We were encouraged to press on with the technology because of the good monthly output, (even with overnight shutdowns), good blade aerodynamic and structural performance and only two minor design problems that were solved. We felt that durability issues were addressed, we now had to improve the output to cost ratio. Hence, we designed a single module 50 kW turbine.
Swept area530 sq. ft.
Number of modules3
Number of blades/module4
Number of stators/module5
Rotor diameter17.67 ft.
Blade length10 ft.
Blade cord17.6 in.
Stator cord45 in.
Rotor RPM80
# of phases3
Max. Power, kW25

A view of the 530 wind turbine.

The 530 at sunset.

A 530 turbine without stators.

Windstar 1066

Whitewater, CA
Installed Feb. 1991, Removed Jan. 1994

The Model 1066 was designed to be built in Harbin, China. However, the first prototype was made in Los Angeles with an all-Chinese crew from Harbin.

The Model 1066 was a single module, larger than the multi-module Model 530. The blades were about 3 times longer with about twice the cord. Blade aspect ratio was 10.2 compared to 6.8 for the Model 530. A single large rotor has fewer blade/blade arm connections and a lower blade arm fairing reference area to blade reference area ratio. A higher overall averaged lift to drag ratio is expected for the 1066, which results in higher energy output. Data from the same power curve monitor used to measure the Model 530 power curve produced the Model 1066 Cpe vs. Vbl/Vw curve.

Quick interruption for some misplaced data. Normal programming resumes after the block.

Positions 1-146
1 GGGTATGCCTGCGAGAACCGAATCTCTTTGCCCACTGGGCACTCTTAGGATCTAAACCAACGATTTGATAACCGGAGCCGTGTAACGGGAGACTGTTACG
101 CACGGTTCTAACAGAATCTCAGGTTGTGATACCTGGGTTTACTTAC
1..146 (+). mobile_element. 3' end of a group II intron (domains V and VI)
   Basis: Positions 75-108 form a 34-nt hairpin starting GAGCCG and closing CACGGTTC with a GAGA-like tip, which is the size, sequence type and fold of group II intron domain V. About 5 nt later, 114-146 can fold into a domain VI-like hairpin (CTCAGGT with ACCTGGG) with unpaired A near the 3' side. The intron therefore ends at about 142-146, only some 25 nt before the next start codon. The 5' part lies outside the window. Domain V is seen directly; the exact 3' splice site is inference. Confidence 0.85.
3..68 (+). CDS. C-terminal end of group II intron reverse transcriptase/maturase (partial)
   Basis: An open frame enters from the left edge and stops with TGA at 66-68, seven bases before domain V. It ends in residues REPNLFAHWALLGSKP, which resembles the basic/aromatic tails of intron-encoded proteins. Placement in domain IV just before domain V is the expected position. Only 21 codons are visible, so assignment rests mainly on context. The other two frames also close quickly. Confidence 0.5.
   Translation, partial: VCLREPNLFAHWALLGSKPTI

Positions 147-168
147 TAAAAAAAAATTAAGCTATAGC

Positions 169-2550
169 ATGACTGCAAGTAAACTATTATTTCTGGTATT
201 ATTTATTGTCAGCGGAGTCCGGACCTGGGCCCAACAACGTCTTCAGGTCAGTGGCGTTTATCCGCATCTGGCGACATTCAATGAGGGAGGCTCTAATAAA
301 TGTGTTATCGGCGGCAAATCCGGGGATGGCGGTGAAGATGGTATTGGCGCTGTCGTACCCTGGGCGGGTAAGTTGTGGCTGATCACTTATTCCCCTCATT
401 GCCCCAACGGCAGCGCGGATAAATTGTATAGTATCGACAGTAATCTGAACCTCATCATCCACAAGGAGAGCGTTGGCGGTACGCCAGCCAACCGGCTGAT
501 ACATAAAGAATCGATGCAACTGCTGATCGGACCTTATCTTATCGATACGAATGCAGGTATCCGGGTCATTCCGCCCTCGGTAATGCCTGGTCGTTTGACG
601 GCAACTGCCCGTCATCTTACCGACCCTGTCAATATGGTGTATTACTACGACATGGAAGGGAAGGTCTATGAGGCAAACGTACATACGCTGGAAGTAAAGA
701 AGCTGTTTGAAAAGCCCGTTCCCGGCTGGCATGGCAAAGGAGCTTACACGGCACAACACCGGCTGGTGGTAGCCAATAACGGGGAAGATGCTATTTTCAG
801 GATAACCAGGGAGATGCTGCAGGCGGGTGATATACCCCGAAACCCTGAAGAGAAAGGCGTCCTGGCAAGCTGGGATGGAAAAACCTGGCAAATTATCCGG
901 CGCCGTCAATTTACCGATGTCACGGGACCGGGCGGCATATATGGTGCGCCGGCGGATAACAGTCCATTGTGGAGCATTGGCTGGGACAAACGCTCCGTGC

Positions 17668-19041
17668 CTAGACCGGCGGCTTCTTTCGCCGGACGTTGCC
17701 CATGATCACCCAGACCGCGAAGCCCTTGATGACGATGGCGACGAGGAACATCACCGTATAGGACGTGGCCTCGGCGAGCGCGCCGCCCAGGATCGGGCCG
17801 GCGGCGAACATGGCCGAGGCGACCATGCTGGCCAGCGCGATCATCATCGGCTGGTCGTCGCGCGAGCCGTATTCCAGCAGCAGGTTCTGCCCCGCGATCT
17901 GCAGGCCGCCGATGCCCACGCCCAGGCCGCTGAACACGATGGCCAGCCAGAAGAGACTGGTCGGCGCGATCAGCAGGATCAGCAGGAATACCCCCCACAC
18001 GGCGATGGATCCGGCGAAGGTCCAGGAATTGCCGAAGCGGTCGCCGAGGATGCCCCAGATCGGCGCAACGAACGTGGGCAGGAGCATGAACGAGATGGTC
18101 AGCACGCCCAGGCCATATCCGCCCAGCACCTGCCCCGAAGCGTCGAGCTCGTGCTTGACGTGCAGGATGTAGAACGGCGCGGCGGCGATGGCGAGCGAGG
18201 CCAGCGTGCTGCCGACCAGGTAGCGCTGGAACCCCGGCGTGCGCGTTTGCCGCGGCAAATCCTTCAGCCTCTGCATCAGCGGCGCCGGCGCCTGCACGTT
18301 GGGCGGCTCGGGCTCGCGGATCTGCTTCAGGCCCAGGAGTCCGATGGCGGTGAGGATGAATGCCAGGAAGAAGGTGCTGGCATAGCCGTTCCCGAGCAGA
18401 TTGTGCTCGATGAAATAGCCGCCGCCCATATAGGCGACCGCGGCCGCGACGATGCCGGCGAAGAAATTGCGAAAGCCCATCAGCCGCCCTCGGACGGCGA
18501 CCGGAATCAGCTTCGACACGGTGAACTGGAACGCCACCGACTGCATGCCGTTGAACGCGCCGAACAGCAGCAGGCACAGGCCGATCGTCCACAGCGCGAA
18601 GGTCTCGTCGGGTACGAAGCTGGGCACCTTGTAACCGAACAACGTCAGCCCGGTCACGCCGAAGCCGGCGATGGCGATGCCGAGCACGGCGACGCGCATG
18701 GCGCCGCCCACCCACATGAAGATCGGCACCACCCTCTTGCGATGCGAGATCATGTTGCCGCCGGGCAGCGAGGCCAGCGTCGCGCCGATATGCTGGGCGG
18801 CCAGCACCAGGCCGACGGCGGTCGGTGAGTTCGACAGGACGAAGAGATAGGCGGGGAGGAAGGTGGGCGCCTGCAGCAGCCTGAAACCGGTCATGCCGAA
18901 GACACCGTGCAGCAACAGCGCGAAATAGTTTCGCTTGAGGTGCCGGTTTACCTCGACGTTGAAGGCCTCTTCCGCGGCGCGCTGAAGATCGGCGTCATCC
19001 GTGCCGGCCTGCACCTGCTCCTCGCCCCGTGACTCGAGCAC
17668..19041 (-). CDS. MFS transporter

Aerodynamic efficiency of the 1066 blades paid off at higher tip speed ratios beginning on the ‘stall’ side of the maxima extending to the high blade to Vbl/Vw intercept. The Model 1066 blades were made from fiberglass and had mid-blade cable restraints that were set to engage at rotor speeds below generation speed. They were needed to restrain flexure, that is, to keep the blades from striking the columns. The turbine started in winds between 8 and 10 mph. Our tests were done at a rotor speed of about 35 rpm, equivalent to 70 rpm for the Model 530. The blades weighed about 500lbs each.